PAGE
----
Science is the acceptance of what works and the rejection of what does not. That needs more courage than we might think. – Jacob Bronowski
One of the biggest tragedies in Nigeria is the fact that the skill of critical thinking and problem solving isn’t only largely unavailable, to compound matters even highly-educated people often act and think quite irrationally and hold unto superstitious beliefs. Very few forward thinking ideas of 21st century globalisation has taken root in the belief system of many. Unfortunately, much of the economic and social development in society are mainly driven by international aid agencies and NGOs.
What makes this ironic is that human capital is our biggest resource in the country. All over the world, Nigerians are being celebrated in various fields of endeavour for excellence. In the United States, its been found that two out of five medical professionals are of Nigerian extraction. Nigerians attain higher degrees and have lots of positive press in the Western media due to the achievements of our brilliant minds. Yet in spite of this, there are so many challenges in ensuring that all learners have access to basic education in our country. Or, beyond that, ensuring that we have more students move on to secondary schools and tertiary levels of education. Or getting our students to be STEM literate; and making their STEM learning relevant and applicable to solving our problems.
For a long time, we mostly trained students to be administrators, civil servants, etc., which was OK, as we did need to raise leaders to move us towards better self-governance. The time for that has passed though; we need to update our learning paradigms, especially for the 21st century, in order to raise students who will be future ready. STEM education is critical to this task.
STEM skills will enable us to tackle our long term development issues, including revamping agriculture, eradicating malaria and stopping AIDS from decimating our population. It would also make us economically viable, like the Asian tiger nations. When you sell the benefits of a programme, people are more open to understanding it’s importance and adopting it. To re-engineer the minds of the people, they need to be shown what is going on around them in the larger world.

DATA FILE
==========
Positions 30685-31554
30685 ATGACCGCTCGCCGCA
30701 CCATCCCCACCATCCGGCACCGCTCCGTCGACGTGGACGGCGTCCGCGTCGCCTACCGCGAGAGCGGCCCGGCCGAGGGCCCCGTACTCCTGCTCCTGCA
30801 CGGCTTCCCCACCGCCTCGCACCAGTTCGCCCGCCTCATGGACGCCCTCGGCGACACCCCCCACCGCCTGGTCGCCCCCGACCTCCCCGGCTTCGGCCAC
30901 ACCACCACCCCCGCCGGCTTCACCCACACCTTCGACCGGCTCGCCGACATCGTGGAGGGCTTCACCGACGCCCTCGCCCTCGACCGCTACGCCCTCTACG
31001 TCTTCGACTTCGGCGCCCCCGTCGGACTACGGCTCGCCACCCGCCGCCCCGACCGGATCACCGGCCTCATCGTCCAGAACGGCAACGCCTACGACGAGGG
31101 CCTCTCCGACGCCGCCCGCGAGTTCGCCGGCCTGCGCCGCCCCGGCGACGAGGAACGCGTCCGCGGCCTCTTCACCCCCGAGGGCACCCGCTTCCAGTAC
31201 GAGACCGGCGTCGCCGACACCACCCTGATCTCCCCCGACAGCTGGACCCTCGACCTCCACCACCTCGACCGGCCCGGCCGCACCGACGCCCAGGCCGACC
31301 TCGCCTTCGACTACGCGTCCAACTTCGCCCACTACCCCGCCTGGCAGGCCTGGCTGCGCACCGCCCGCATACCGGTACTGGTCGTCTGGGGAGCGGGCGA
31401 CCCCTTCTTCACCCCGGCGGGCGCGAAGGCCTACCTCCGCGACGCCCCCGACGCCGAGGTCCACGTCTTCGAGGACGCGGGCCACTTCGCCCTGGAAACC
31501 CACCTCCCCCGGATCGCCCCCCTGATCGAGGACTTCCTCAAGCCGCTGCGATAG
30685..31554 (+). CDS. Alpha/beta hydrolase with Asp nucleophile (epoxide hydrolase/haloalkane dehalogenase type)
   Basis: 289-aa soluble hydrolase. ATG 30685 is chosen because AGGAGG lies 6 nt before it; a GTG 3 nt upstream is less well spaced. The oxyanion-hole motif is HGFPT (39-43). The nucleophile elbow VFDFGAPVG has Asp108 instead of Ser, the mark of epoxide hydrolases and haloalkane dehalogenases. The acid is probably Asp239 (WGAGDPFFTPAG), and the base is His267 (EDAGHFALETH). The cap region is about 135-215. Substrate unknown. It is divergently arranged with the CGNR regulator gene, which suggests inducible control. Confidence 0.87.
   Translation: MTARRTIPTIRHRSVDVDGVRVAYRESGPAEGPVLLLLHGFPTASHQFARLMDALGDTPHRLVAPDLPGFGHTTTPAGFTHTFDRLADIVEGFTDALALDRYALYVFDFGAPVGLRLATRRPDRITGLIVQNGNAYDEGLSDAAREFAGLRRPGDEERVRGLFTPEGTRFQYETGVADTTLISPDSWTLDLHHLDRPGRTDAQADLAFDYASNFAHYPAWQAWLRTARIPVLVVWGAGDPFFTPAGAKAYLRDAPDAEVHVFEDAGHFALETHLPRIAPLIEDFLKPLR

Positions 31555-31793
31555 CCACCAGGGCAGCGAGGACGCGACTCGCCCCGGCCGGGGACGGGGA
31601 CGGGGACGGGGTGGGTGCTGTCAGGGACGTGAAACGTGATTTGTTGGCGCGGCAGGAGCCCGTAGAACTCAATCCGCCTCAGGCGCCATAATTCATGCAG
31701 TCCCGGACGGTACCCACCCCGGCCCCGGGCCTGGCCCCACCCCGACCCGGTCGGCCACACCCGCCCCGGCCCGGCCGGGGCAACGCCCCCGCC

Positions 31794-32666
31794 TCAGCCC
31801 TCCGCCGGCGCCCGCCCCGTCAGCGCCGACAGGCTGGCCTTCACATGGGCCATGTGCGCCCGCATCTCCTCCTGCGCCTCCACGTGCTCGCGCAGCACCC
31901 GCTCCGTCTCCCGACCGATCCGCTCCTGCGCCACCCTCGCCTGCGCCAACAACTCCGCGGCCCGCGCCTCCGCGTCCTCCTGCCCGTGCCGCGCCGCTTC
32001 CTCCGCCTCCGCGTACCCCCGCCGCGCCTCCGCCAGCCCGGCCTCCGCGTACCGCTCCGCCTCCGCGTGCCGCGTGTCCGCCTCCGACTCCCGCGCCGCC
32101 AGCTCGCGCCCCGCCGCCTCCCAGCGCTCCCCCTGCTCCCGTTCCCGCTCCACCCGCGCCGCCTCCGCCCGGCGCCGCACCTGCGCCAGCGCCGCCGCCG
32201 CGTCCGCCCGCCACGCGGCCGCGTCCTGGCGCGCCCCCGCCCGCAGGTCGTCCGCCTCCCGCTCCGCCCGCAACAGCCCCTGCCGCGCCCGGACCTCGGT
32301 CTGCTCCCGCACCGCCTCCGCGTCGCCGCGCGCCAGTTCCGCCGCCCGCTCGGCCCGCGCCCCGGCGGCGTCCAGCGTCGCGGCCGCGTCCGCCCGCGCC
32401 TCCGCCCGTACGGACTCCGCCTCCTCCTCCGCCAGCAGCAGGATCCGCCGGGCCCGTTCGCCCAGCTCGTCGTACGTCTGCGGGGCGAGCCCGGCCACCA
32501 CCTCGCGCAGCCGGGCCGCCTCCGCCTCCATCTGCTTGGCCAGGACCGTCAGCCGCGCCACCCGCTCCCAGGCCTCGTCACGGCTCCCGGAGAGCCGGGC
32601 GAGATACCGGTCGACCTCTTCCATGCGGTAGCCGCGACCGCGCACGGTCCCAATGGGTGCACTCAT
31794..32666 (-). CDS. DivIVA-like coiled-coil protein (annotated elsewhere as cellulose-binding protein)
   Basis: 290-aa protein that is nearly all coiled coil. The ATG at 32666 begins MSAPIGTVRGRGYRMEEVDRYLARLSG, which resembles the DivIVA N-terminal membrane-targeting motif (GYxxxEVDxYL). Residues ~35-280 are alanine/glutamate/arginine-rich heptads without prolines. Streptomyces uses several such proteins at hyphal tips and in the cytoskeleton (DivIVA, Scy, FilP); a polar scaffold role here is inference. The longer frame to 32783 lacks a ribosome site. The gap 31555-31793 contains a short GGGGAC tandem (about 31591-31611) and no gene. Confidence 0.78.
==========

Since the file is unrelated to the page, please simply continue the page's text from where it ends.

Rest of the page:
In order to get this done, we need to improve the quality of STEM teaching in Nigeria. When the United Nations launched the “Global Education First Initiative” in September 2012 to raise awareness of the importance of education, to ensure access and improve the quality of learning, a signal was made to the world about education’s place in the midst of everything. There is a great need to make technology a vital part of learning, to ensure that STEM learning is relevant to our students and their needs.
I am in the process of working on a public awareness campaign to elevate the relevance of STEM subjects, STEM fields and to re-engineer minds about these subjects. I am a firm advocate of ‘catch them young’ and intend to pique their interest and curiosity through interactive programmes and activities. Above that, the ultimate aim we have is to get teach young ones how to use STEM skills to solve problems, rather than to just regurgitate the theories that they have been taught.
It is true that not all of our students will undertake STEM jobs, although they need a strong foundation in these subjects to be able to function properly in the 21st century. STEM education will make students future ready for the rapidly changing world we now live in.
As a society, we need to also strive to get girls to be interested and succeed in STEM. It has been clearly demonstrated that there are real social and economic benefits in countries where more girls have higher levels of education. We desire more women in STEM fields, and women with STEM backgrounds are vital to the well-being of their families and communities. It has been shown that women with STEM skills contribute more to their their children’s education and health, because science learning nurtures a critical mind. These women generally ignore old superstitions and solve problems through logic and reason.
In order for Nigerians and Africans, as a whole, to deal with their issues, fix their social and economic development, rather than continually relying on international aid, STEM skills acquisition needs to be emphasised at all levels. We need to teach our students these two key things – how to solve our local problems, and how to make our nations more economically viable. They should be able to know what is happening around the world, and have their minds permananetly open to the world and its various possibilities and potentials.
Help us with our mission to bring about change for our students. Please contact me to see what we can do to bring about the desired transformation that we all desire for our children to be future ready!!!
Adetola Salau; Educator / Speaker / Author/ Social Entrepreneur / Innovator
She is an Advocate of STEM Education and is Passionate about Education reform. She is an innovative thinker and strives for our society & continent as a whole to reclaim it’s greatness. She runs an educational foundation with the mission to transform education.